Bhakti-Yoga (Devotion-Yoga)

This esteeming of the bhakti-yogī above all other yogīs (6.47) becomes the spring board from which Kṛṣṇa dives deep into an exposition on bhakti-yoga. There is a profound shift in Kṛṣṇa’s voice, one that goes from the teacher of yoga to the Supreme Deity of the book– the highest truth of which there is nothing higher (7.7). 

Previous to this shift in voice, Kṛṣṇa hinted at his own supreme divinity throughout his discourse in the first wave. First, one learns in the very outset that Kṛṣṇa is certainly an individual conscious entity as is Arjuna and all the kings (and beings) on the battlefield (2.12). But, how is his individuality unique from other souls? When explaining how to attain enlightenment, Kṛṣṇa speaks of the necessity of dedicating oneself to him (2.60-61), lest one perish due to a mind subject to attraction to the exterior world (2.62-63). Later, when arguing for why even the enlightened should engage in varna-dharma (3.17-21), he cites himself as one who is transcendent to the obligations of dharma (3.22) but who nonetheless engages in dharma, so that normal souls who depend on dharma for prosperity can see his example, follow it, and be saved from ruination (3.23-24). 

When Kṛṣṇa says that he spoke this karma-yoga doctrine to the sun-god (4.1), Arjuna enquires about how this could be possible (4.4) since Kṛṣṇa was his contemporary and the sun-god was millions of years older than them both (apparently). In response, Kṛṣṇa, in a brief and unabashed look at his divinity, reveals himself as a divine descent (avatāra) (4.6) who appears when there is destruction of dharma (right action) and rise of adharma (wrongdoing) (4.7) and who performs the function of delivering the saintly, destroying the wicked, and re-establishing true dharma (4.8). Anyone who understands this truth about Kṛṣṇa (i.e. the nature of his divine birth and acts) never again takes birth upon giving up this body, but goes to Kṛṣṇa (4.9).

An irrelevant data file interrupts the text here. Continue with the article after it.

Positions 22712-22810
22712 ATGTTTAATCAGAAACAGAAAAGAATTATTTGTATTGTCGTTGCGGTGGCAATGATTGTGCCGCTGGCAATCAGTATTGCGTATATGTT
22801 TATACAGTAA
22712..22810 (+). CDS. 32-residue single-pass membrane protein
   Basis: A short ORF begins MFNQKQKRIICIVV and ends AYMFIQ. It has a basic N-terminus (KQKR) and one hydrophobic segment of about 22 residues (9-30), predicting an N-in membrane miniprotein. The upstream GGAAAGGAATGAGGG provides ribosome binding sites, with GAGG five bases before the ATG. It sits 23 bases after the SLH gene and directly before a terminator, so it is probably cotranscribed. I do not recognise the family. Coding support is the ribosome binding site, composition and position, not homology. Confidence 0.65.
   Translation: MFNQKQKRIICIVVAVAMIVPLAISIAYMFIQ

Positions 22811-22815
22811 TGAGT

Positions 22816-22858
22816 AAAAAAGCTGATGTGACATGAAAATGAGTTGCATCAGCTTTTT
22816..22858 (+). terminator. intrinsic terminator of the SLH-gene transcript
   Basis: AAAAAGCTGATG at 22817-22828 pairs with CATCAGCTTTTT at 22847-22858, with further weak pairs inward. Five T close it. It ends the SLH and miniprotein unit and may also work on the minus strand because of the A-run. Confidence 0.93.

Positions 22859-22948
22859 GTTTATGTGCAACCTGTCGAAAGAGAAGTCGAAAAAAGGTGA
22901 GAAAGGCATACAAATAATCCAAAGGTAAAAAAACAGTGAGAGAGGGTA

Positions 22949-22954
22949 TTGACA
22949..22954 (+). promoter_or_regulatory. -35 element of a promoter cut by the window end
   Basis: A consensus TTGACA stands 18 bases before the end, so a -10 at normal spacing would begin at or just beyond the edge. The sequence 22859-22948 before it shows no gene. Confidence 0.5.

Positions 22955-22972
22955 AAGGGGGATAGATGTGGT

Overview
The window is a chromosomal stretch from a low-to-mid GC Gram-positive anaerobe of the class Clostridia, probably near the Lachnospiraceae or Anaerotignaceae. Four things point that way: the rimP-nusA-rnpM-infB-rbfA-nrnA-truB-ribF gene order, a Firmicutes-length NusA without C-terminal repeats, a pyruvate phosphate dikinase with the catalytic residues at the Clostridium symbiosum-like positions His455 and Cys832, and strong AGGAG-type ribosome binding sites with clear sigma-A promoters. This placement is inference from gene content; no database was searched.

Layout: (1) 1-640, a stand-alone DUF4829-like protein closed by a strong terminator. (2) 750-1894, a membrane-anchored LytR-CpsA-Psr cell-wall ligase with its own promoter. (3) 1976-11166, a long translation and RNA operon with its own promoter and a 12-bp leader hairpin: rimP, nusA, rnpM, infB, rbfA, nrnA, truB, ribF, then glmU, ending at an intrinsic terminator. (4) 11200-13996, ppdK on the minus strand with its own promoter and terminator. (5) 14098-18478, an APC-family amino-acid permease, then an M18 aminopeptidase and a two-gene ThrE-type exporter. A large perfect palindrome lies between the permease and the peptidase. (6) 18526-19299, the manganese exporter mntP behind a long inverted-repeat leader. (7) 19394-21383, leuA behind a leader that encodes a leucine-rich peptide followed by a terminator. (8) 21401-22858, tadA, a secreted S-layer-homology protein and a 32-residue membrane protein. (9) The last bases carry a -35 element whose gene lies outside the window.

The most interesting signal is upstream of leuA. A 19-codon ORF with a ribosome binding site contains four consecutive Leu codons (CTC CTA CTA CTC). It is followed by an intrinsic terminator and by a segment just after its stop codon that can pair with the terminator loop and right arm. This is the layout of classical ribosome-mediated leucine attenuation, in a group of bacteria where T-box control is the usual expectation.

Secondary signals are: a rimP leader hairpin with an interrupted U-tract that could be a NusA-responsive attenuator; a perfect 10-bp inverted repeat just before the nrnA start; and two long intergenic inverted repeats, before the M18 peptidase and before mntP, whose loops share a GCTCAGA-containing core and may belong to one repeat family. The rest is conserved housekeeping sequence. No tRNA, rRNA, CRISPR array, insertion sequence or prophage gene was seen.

Again, echoing his point in 4.9, Kṛṣṇa points out that if one knows how he is transcendent to the karmic reactions of this world, then they too can become free from the bondage of karma (4.14). When glorifying knowledge (jñāna) (4.34-39), Kṛṣṇa mentions that one who becomes freed from illusion shall see all beings in him (4.35). Later in chapter five, Kṛṣṇa mentions that peace is possible for one who understands him as the “great Lord of all worlds,” the “kind friend to all beings,” and “the enjoyer of the Vedic rituals and austerities,” (5.29). Again, when describing the lifestyle of the dhyāna-yogī (6.10-17), Kṛṣṇa specifically mentions the importance of meditation upon and dedication to himself (6.14). When describing the vision of an accomplished yogī fixed in meditation (samādhi), Kṛṣṇa mentions that such yogic vision permits one to see that he is everywhere (6.30). Thus the yogī honors Kṛṣṇa within the heart of all beings (6.31). Therefore, one gets a strong hint of Kṛṣṇa’s supreme divinity in the first wave discourse on yoga. This hint is then unpacked and emphasized in the second wave which predominantly focuses on bhakti-yoga.